Working Toward a Bachelor of Science in History : Tracing the Past, Knowing the Truth
In times when the heads of states, global leaders and all the front runners in private sector need to make decisions, it is imperative that they know their history. Today, more than ever, studying the history of mankind should be very exciting and interesting.
It was said that not all that we read from books and papers is true. It could be that only half of it really happened. And not all that has happened was documented to be written or to be told. So what do you do with half-baked history? What if the great stories we knew from our history were only half-truth? How sure are we that the stories about the ruins and debris of the ancient civilizations are real? Is the study of history only confined with humanities, social sciences and the arts?
The emergence of forensic science in archaeological expeditions and researches also brought light to the beginning of new approach in studying history.
Today, history is being studied scientifically, thus the degree of Bachelor of Science in History.
This degree deals more with the scientific study of human experience from the context of unique cultures, geography, politics and economics of every race, nation and states in the world. Universities now developed history programs that are wider in scope and approach which intend to train historians’ analytic skills needed in interpreting raw data or information.
A historian must learn precision in observing, reading, witnessing, documenting, interpreting and concluding event, artifact, situation or any source of information to conceptualize a logical argument on a given subject.
And just as the other degrees requiring inter-disciplinary knowledge, the Bachelor of Science in History covers electives in Mathematics, Statistics, Forensic Science and Information Technology, on top of all the theoretical, social and political studies needed to the course.
What Can you do with a History Degree?
History graduates are in-demand everywhere. They can also work alone and start their own businesses or consultancy firms should they defer from working for government offices, agencies, institutions or even in private companies. Here is a short list of possible occupation and opportunities for historians.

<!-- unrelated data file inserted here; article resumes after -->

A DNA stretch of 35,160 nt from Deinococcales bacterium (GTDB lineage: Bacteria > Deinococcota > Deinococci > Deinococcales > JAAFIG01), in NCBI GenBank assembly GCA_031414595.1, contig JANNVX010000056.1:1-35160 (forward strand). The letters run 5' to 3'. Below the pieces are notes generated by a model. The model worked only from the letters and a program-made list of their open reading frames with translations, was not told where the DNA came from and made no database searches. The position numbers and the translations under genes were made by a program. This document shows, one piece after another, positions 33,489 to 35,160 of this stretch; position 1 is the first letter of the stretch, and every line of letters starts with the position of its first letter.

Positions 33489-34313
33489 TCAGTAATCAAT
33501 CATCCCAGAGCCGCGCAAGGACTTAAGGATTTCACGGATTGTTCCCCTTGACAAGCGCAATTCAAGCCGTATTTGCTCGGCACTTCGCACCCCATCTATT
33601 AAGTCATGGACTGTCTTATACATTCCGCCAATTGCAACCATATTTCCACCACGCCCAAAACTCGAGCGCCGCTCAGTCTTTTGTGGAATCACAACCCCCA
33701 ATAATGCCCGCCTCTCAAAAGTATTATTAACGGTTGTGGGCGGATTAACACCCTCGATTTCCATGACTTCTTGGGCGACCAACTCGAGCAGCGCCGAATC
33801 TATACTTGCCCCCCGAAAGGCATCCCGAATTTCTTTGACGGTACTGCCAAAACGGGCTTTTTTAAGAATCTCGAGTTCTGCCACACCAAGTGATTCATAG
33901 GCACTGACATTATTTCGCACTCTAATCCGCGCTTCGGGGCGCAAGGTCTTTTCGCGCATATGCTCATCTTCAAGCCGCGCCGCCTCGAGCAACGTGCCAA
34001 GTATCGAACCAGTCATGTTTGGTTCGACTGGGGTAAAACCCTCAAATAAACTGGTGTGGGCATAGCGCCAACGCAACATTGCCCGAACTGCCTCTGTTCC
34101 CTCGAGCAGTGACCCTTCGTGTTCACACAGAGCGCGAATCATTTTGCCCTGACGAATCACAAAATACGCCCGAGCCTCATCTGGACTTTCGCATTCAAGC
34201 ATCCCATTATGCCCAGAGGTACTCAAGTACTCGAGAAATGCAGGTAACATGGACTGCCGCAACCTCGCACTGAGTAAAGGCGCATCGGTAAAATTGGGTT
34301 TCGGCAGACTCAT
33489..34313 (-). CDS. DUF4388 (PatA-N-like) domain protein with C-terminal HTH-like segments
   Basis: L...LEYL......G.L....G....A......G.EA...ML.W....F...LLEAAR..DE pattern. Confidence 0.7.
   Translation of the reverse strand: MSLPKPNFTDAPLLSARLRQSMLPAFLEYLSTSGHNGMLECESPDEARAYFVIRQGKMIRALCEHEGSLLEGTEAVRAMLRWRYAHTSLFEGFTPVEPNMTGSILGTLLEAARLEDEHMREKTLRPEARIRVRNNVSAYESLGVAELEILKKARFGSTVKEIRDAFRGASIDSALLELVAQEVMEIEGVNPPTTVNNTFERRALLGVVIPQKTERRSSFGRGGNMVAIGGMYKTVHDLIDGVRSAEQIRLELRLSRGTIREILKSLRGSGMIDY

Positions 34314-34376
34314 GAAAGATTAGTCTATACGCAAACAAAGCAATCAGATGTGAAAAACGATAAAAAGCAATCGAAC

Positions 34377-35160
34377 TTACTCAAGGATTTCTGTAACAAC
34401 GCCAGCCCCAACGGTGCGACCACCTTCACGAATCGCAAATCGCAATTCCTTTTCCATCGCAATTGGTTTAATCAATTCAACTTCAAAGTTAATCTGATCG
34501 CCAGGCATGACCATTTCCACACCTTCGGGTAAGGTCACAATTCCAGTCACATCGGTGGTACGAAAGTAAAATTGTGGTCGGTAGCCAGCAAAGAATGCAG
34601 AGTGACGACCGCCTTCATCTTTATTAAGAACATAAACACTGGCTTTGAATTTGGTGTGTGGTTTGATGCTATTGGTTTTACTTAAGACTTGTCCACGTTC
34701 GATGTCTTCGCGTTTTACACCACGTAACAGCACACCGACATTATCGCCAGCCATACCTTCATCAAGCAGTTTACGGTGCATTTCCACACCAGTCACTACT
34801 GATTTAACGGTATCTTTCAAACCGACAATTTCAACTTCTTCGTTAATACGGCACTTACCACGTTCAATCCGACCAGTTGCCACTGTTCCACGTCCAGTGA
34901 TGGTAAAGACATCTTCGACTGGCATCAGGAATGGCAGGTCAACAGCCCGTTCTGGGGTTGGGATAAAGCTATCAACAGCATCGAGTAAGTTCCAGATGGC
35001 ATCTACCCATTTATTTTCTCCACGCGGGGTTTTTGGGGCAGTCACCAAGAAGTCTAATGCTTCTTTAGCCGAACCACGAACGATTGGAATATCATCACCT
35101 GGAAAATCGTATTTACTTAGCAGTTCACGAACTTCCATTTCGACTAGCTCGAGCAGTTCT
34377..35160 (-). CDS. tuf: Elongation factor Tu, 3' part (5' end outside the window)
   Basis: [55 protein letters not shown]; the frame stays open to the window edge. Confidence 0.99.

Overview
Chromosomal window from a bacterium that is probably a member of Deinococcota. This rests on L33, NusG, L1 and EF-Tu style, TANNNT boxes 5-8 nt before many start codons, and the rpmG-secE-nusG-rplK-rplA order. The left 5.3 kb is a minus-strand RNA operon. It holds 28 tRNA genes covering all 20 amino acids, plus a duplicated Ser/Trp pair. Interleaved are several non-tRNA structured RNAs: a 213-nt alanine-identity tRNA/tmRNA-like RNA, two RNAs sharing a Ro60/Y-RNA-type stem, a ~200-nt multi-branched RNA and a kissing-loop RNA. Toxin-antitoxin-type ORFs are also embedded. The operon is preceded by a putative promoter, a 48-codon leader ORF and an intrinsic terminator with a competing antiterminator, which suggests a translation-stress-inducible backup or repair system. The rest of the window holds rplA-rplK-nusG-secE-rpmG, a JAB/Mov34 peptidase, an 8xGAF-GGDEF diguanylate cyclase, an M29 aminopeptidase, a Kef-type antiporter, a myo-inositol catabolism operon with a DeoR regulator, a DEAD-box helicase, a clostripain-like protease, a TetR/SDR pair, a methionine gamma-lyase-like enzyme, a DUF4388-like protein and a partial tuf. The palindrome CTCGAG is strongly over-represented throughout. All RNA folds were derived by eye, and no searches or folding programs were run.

Museums, Archives and Libraries
The growing number of museums and archives around the world are looking for archivists, librarians, curators and museum technicians that have History degrees or related courses. According to the American Alliance of Museums (AAM), in USA alone, museums employ at least 400,000 people while museums also contribute around $21 billion to the US economy. The US Travel Association also cited that 23 percent of all domestic travel within US could be accounted for cultural and heritage tours and activities.
Historians can write books too. They can also write in any publication they want. Historic novels are selling. Historians can also edit manuscript of fellow writers with non-fiction content. Journals could also be available everywhere. Take for example, Richard Maynard. He is an acclaimed writer and producer of “Normal Life,” a 1996 Sundance film. He graduated with a Bachelor of Science in History from Temple University. Maynard also wrote for Los Angeles Times, Las Vegas Weekly and Emmy Magazine.
A B.S. in History deals more with specialized laboratory activities and field work. It has more units for sciences and mathematics, making it a more specialized version of the Bachelor of Arts in History. Graduates with B.S. degree can also teach in colleges, schools or universities with specific concern on scientific methods and technologies in studying history.
Most of the private and non-government institutions or agencies are looking of historians who are also advocates of specific historical issue. Many advocates also pursue their careers as lawyers. A Bachelor of Science in History degree can be a foundation for law school or a doctorate in administration.
Research and Explorations
A graduate with a B.S. in History can do anything in research. One can be a cultural resources manager, filmmaker, writer, analyst and more. Historians working with employers usually get a salary of US$28 per hour or US$52,000 to $90,000 per year. Those who sell books usually gets more income depending on their sales and royalties.
Great Contemporary Historians
There are five-known modern historians in our time. Most of them won Pulitzer Prize for their works or body of works. They are as follows:
1. Barbara Tuchman who wrote, England and Palestine from the Bronze Age to Balfour.
2. Margaret Olwen MacMillan who wrote, Women of the Raj and Peacemakers: The Paris Peace Conference of 1919 and Its Attempt to End War.
3. Doris Kerns Goodwin, a Pulitzer Prize winner who wrote, Team of Rivals: The Political Genius of Abraham Lincoln and Franklin and Eleanor Roosevelt.
4. Eugenia Y. Lean who wrote Public Passions: the Trial of Shi Jianqiao and the Rise of Popular Sympathy in Republican China
5. David McCullough, a known and notable young historian who made journeys to China and parts of Asia and wrote, The Johnstown Flood, The Great Bridge, and John Adams. He bagged the Pulitzer Prize twice.
Finally, the best schools to get degrees in History are the University of Cambridge (United Kingdom), University of Oxford (United Kingdom), Princeton University (United States), University of Chicago (United States), Yale University (United States), London School of Economics and Political Science, Australian National University, Columbia University (United States), University of California – Los Angeles (UCLA), and University of California – Berkeley (UCB).